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Ahmad says:

you may be right to some extent about the situation described about Iran. But it seems that you have exaggerated about the country. freedom of speech and social freedom has increased recently in the country of course the country need time to reach it completely. But here people can quarrel with a police or raise their voice while talking to a police and consider it when you face an American police which you are scared all the time that you may be the victim of police violation even for unimportant issues. In Iran the security forces are sensitive just about the national security issues but you are free and relax in all other issues like political, social and also the mode of dressing. the photo here about Iran does not convey the image of the country fully and if you look at Iranian youth no a days you will face with utmost social freedom

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Katie says:

Don’t even, seriously, the us is a non religious country you can literally carry around a gun and nothing would happen. The us is probably the least strict. Chewing gum is illegal in singapoor. You clearly haven’t travelled and anyway because of the USA’s lack of laws its one of the worst places for gangs, knife crime and gun crimes

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'Murican! F'YEAH says:

I couldn't help but laugh at the ridiculousness of this comment. Assuming it's just a troll joke, it's excellent at pointing out the ridiculousness of the free American citizen's concerns. While we Americans get angry over the small things, there are literally people being shot execution-style for the most minor of offenses in other countries. I could totally throw a hissy fit over how my favorite site won't post NSFW stuff because CAPITALISM (yeah, I'm glaring petulantly at you Tumblr), but I'm not gonna because I know someone somewhere else is having a way worse life than me. I am very grateful I was born into a nation that, should I be stupid and decide to drive drunk one night, I won't be immediately shot and rolled into the nearest ditch for breaking the law. Granted, my country has its issues (lol sooo many issues) but they're pretty minimal compared to nations that won't let me shout "THIS COUNTRY SUCKS!" at the top of my lungs in the middle of a crowded public space. I guess what I'm saying is this: Americans be grateful for what you do have or find something to be grateful for because all that negativity isn't helping anyone, least of all you.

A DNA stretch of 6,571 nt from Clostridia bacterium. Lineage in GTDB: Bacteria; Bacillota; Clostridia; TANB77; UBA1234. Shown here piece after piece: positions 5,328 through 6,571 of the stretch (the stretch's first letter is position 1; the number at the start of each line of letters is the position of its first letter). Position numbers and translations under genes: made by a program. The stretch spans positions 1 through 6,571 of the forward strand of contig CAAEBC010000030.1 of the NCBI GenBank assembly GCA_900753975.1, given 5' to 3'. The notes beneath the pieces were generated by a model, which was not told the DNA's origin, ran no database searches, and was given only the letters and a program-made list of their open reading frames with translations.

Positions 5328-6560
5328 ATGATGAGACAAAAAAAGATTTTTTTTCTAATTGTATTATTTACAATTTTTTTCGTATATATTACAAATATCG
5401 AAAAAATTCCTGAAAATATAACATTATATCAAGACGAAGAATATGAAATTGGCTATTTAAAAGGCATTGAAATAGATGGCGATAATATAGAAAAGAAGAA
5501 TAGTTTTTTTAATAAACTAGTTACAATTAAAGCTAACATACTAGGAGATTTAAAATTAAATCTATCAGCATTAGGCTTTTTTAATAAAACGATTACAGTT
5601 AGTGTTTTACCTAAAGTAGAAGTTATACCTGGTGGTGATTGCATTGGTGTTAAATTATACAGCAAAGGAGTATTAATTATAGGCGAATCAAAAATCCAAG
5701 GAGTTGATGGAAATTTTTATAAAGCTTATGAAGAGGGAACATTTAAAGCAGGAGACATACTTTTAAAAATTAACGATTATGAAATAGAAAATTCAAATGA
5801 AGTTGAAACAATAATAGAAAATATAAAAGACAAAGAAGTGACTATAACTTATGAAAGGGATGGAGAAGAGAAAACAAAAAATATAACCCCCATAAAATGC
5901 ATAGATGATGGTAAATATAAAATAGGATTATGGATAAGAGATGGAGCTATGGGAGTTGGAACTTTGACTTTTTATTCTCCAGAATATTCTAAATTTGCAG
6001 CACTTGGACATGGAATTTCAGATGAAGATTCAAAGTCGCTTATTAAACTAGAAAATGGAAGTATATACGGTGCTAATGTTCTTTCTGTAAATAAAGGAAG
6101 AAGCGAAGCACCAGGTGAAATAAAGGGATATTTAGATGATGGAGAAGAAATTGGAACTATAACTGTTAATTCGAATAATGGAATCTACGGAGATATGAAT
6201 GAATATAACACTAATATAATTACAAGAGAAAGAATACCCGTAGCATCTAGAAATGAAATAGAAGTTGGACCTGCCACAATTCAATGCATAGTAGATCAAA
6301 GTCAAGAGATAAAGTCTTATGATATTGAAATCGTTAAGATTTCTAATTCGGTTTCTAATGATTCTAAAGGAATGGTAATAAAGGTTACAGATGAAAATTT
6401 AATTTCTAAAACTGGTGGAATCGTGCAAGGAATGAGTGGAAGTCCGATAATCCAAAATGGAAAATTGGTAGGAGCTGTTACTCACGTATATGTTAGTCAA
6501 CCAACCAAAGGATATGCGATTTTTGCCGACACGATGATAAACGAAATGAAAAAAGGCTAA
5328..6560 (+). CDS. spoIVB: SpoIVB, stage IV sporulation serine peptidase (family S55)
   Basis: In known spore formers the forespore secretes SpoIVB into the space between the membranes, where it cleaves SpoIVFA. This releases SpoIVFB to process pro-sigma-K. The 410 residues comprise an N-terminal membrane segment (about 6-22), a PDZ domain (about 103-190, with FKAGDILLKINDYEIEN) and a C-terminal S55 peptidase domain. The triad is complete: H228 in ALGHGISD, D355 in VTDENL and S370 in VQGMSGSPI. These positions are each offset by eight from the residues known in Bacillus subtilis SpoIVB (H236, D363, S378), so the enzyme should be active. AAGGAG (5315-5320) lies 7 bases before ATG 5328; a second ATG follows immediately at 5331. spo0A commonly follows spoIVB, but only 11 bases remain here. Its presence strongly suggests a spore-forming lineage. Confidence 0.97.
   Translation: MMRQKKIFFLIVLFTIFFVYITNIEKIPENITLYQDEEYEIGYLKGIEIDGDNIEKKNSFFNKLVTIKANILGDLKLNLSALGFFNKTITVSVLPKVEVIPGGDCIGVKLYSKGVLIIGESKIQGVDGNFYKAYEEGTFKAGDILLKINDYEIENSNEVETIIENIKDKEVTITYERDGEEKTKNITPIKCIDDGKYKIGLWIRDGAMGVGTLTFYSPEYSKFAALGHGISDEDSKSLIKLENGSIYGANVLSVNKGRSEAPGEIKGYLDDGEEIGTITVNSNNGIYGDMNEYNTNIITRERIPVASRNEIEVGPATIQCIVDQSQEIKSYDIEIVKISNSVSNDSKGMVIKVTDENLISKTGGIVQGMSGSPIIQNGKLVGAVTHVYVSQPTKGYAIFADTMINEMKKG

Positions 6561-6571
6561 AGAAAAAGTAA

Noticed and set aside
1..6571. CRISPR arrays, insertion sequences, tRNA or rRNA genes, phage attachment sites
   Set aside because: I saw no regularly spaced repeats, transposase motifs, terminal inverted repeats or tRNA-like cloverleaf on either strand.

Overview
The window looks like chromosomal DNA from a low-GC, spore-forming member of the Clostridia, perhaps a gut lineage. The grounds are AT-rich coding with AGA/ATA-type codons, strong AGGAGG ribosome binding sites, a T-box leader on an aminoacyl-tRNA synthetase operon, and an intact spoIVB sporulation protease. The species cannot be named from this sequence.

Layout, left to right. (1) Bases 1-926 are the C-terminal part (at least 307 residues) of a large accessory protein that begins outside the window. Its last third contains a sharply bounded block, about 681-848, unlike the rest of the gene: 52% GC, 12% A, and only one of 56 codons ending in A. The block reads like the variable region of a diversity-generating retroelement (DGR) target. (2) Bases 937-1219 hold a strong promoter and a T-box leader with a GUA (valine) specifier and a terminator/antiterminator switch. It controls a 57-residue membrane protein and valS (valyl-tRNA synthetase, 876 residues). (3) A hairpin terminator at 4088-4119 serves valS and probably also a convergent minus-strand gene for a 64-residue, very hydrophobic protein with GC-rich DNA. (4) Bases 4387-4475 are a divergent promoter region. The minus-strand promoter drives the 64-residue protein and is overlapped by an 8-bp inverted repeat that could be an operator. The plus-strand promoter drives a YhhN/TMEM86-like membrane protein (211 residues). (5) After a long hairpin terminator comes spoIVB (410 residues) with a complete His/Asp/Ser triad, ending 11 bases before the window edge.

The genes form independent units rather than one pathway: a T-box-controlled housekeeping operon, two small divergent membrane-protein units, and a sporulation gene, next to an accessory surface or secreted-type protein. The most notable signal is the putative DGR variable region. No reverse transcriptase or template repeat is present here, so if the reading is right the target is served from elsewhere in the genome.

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gary says:

The USA is a free country, and no kinder eggs are not illegal. I live in California and you can spit on the ground were any clothes you want, and so much more.The United States in on the list for the top 10 freest countries.

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RailroadHill says:

What are you even saying? "Retina scanners at airports" - What do you mean? "TSA legal groping" - They don't do this anymore. "Kinder eggs banned" - They have banned kinder eggs only because they kept using them to smuggle small items as drugs and the government had to stop it. "Death sentence still exists" - Sir, not ALL states in the US have the death sentence today. Plus, even for the states that still have the death penalty, it hasn't ever been used since the beginning of the 21st century, and these kinds of punishments are EXTREMELY rare in the US. The US is actually one of the FREE-EST countries in fact. Just like how other people replied, US is never that strict in its laws. The 10 countries listed in this article are WAY stricter.